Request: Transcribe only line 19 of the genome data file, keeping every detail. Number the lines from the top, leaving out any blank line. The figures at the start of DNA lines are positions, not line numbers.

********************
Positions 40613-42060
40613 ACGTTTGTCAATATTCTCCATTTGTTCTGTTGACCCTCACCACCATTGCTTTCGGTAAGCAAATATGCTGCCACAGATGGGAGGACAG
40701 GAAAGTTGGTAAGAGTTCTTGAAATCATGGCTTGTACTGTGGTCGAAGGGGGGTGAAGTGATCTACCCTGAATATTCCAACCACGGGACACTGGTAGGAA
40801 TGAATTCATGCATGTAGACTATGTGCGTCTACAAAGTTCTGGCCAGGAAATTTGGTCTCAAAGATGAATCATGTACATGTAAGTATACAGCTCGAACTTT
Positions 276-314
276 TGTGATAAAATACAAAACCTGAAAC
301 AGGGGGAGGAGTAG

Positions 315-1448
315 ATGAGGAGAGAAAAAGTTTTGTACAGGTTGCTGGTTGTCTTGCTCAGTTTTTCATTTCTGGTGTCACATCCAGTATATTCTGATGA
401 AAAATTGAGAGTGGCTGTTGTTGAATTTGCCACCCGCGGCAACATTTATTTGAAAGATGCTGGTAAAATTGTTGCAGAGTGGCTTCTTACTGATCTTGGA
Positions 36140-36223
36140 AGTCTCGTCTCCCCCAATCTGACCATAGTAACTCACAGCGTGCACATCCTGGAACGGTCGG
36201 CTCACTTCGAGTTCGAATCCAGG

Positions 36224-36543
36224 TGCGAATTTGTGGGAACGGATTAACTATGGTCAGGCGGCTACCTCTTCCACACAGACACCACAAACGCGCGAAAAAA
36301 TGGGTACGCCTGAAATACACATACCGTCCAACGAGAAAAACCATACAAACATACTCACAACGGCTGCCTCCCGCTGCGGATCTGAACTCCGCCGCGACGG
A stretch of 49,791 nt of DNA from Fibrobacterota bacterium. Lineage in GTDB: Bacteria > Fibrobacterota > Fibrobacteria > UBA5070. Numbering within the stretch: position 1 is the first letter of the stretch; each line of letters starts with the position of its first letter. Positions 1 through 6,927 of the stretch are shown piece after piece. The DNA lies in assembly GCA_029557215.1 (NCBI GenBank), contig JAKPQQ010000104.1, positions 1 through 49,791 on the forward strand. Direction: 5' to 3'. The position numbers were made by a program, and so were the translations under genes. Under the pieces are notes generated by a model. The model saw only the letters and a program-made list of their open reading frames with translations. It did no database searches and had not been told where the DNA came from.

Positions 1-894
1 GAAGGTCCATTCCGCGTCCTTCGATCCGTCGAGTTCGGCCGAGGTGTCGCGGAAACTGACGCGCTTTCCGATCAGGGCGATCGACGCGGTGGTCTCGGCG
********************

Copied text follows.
1 GAAGGTCCATTCCGCGTCCTTCGATCCGTCGAGTTCGGCCGAGGTGTCGCGGAAACTGACGCGCTTTCCGATCAGGGCGATCGACGCGGTGGTCTCGGCG